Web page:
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- PC Buyer's Guide for Gaming Enthusiasts
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- February High-end Gaming PC Buyer's Guide
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- September Extreme Gaming PC Buyer's Guide


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  • Price: $350 in volumes of 1,000

    The megahertz battle is over, but the performance war is as fervent as ever. Intel's Pentium 4, with its deep 20-stage pipeline and impending move to a 130nm manufacturing process, has clenched the ability to beat AMD's Athlon to every speed grade in the foreseeable future. That's right, the ferocious race between Intel and AMD to the gigahertz mark will not manifest itself again any time soon. However, the ability to scale the Pentium 4 to before-unseen clock speeds carries with it an inherent disadvantage. Mainly, the average number of instructions successfully executed per clock cycle (referred to as IPC) has decreased. Therein lies AMD's window of opportunity. While their Athlon is not as scalable in terms of frequency, its IPC is greater.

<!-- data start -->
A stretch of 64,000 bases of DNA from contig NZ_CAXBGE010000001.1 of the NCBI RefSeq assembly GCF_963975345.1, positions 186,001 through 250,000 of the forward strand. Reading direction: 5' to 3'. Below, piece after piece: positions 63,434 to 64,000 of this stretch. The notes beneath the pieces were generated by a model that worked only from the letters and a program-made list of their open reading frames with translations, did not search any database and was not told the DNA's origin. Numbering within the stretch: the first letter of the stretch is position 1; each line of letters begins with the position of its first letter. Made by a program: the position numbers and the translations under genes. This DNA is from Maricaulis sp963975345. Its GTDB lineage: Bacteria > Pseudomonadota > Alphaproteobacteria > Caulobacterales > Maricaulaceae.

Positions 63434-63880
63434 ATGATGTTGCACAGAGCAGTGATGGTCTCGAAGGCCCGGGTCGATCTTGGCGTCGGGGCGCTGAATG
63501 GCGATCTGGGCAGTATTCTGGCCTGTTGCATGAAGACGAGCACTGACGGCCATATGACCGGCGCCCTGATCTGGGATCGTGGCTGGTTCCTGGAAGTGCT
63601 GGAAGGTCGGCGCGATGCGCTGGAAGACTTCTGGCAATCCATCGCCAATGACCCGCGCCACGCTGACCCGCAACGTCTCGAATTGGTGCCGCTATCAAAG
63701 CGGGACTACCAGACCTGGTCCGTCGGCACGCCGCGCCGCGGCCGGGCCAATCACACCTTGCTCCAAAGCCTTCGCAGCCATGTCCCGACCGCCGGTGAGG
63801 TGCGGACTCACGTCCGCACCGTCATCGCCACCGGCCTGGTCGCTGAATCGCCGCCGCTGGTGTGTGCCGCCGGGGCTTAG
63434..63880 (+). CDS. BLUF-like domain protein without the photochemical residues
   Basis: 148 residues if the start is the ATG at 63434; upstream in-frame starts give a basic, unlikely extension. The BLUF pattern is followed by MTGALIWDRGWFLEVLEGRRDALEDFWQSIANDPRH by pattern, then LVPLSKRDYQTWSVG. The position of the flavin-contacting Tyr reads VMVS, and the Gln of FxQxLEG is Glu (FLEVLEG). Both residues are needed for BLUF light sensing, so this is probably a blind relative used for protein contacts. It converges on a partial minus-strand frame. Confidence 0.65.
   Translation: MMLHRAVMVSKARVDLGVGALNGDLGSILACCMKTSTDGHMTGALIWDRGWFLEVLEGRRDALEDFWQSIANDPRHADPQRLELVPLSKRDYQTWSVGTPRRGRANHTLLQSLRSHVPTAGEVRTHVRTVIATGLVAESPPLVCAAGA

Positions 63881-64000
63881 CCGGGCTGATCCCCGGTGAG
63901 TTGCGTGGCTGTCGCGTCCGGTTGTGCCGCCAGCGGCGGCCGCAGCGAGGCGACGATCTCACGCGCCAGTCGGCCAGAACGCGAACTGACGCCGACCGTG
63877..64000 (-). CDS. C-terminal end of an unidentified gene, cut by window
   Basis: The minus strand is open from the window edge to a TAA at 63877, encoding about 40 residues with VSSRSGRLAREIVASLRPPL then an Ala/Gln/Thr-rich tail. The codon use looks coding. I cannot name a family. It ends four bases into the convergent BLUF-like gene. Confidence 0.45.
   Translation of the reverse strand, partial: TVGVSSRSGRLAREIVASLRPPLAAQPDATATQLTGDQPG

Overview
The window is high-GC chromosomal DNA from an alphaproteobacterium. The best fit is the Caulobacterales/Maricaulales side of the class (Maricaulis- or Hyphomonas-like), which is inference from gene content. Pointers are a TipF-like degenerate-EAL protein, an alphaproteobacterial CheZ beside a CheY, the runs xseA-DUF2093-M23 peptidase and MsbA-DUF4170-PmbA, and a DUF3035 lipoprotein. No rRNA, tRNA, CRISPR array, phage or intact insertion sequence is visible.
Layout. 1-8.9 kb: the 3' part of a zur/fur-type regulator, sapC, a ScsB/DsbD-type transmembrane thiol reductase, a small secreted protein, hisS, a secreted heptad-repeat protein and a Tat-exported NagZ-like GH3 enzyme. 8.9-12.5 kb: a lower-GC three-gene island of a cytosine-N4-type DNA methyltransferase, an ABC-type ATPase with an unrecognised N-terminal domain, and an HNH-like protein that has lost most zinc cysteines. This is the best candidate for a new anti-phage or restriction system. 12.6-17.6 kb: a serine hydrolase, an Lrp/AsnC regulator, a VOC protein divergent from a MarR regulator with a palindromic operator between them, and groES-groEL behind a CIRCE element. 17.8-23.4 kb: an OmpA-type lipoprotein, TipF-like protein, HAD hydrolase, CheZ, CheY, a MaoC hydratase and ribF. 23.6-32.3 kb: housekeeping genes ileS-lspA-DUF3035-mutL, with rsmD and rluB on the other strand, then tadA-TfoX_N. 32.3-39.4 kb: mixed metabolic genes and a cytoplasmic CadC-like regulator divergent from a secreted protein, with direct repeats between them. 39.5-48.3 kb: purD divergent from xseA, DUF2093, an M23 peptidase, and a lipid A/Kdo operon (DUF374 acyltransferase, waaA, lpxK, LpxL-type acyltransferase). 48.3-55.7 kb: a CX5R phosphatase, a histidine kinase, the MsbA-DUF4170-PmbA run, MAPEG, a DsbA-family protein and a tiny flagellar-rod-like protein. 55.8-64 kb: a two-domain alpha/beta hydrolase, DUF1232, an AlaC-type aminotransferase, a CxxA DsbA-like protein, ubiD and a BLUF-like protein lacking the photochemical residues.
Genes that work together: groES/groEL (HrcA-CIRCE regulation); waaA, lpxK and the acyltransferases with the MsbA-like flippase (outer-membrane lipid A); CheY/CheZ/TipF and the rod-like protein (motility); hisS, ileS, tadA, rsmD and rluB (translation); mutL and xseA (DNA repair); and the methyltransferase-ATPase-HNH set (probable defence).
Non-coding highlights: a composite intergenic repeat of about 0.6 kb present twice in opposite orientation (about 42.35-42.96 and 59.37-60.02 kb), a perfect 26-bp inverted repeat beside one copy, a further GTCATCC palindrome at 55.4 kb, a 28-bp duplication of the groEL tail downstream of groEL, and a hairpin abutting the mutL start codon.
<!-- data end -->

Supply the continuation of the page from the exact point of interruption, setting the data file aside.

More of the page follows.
So, even though Intel has sat merrily at 1.5GHz for the past four months and AMD has taken a breather at 1.2GHz for the past five, the performance delta between the competing processor lines has been very small. Generally, Intel has been dominating floating-point intensive applications, while AMD has taken most of the victories in integer-based programs.

    AMD is again upping the ante in this vicious processor war with two new high-performance products: the Athlon 1.33GHz, designed to operate on the 133MHz DDR EV6 bus, and the Athlon 1.3GHz, which runs on the 100MHz DDR bus.

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